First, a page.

PURPOSE: The reprogramming of cellular metabolism is a hallmark of cancer. The ability to noninvasively assay glucose and lactate concentrations in cancer cells would improve our understanding of the dynamic changes in metabolic activity accompanying tumor initiation, progression, and response to therapy. Unfortunately, common approaches for measuring these nutrient levels are invasive or interrupt cell growth. This study transfected FRET reporters quantifying glucose and lactate concentration into breast cancer cell lines to study nutrient dynamics and response to therapy. PROCEDURES: Two FRET reporters, one assaying glucose concentration and one assaying lactate concentration, were stably transfected into the MDA-MB-231 breast cancer cell line. Correlation between FRET measurements and ligand concentration were measured using a confocal microscope and a cell imaging plate reader. Longitudinal changes in glucose and lactate concentration were measured in response to treatment with CoCl2, cytochalasin B, and phloretin which, respectively, induce hypoxia, block glucose uptake, and block glucose and lactate transport. RESULTS: The FRET ratio from the glucose and lactate reporters increased with increasing concentration of the corresponding ligand (p < 0.005 and p < 0.05, respectively). The FRET ratio from both reporters was found to decrease over time for high initial concentrations of the ligand (p < 0.01). Significant differences in the FRET ratio corresponding to metabolic inhibition were found when cells were treated with glucose/lactate transporter inhibitors. CONCLUSIONS: FRET reporters can track intracellular glucose and lactate dynamics in cancer cells, providing insight into tumor metabolism and response to therapy over time.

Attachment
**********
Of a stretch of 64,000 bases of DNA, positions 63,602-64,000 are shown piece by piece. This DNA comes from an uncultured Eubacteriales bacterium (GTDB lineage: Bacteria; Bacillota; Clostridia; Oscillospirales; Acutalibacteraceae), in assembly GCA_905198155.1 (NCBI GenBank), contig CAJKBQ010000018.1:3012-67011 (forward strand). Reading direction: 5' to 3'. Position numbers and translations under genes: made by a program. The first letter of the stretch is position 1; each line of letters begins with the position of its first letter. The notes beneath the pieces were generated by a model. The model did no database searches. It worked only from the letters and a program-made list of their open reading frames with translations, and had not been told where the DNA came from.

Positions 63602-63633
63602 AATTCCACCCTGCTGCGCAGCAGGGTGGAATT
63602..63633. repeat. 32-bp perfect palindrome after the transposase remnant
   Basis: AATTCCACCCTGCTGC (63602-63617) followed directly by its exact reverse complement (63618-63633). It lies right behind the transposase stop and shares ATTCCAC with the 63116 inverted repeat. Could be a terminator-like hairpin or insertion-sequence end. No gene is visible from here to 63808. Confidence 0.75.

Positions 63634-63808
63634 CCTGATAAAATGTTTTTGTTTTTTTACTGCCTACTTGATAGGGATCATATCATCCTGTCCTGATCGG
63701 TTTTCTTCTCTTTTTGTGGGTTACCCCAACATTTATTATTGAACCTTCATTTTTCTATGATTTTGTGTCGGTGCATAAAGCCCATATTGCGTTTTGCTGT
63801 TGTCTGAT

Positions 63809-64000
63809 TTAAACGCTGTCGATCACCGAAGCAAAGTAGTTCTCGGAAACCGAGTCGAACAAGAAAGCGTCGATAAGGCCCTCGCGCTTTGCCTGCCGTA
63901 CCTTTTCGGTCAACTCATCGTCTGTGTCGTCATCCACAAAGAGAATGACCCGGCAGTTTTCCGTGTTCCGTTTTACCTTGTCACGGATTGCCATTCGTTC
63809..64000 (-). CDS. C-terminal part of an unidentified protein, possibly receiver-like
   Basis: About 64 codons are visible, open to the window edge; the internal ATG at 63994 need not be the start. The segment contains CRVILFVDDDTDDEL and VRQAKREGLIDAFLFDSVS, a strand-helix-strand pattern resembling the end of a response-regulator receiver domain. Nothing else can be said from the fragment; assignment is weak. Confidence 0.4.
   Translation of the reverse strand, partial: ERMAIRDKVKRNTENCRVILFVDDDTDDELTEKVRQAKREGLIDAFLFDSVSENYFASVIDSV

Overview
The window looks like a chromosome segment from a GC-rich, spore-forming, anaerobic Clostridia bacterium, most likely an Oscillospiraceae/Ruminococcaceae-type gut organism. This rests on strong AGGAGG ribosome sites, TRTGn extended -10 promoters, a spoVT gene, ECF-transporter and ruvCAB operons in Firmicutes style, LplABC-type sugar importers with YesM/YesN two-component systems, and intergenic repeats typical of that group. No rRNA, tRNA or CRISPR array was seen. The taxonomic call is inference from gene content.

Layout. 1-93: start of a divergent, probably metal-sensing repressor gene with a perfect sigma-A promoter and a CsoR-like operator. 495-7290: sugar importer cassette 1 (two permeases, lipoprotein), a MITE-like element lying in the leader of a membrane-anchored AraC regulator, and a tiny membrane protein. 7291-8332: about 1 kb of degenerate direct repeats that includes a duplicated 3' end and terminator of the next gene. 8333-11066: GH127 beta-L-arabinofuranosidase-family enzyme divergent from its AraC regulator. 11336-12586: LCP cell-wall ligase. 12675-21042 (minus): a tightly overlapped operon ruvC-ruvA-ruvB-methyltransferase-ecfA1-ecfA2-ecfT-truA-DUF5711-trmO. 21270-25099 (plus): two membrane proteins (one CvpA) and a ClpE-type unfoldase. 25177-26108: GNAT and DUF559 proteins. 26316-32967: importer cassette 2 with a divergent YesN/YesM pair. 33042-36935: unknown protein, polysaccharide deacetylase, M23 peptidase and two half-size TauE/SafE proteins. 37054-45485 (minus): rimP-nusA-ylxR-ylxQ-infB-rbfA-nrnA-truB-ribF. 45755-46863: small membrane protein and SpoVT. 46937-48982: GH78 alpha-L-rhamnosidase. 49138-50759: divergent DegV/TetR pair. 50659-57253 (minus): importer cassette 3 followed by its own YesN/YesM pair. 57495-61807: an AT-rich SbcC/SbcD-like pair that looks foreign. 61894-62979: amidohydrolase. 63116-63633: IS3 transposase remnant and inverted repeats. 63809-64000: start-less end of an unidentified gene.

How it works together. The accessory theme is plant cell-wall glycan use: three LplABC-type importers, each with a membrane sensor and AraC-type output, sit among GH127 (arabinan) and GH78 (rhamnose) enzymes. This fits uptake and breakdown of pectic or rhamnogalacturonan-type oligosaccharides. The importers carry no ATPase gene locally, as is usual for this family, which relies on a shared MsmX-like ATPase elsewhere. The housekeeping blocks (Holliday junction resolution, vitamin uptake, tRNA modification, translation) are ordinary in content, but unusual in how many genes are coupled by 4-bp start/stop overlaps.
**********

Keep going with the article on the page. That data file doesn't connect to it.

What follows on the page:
9.
Nat Protoc ; 16(11): 5309-5338, 2021 11.
Artigo em Inglês | MEDLINE | ID: mdl-34552262

RESUMO

This protocol describes a complete data acquisition, analysis and computational forecasting pipeline for employing quantitative MRI data to predict the response of locally advanced breast cancer to neoadjuvant therapy in a community-based care setting. The methodology has previously been successfully applied to a heterogeneous patient population. The protocol details how to acquire the necessary images followed by registration, segmentation, quantitative perfusion and diffusion analysis, model calibration, and prediction. The data collection portion of the protocol requires ~25 min of scanning, postprocessing requires 2-3 h, and the model calibration and prediction components require ~10 h per patient depending on tumor size. The response of individual breast cancer patients to neoadjuvant therapy is forecast by application of a biophysical, reaction-diffusion mathematical model to these data. Successful application of the protocol results in coregistered MRI data from at least two scan visits that quantifies an individual tumor's size, cellularity and vascular properties. This enables a spatially resolved prediction of how a particular patient's tumor will respond to therapy. Expertise in image acquisition and analysis, as well as the numerical solution of partial differential equations, is required to carry out this protocol.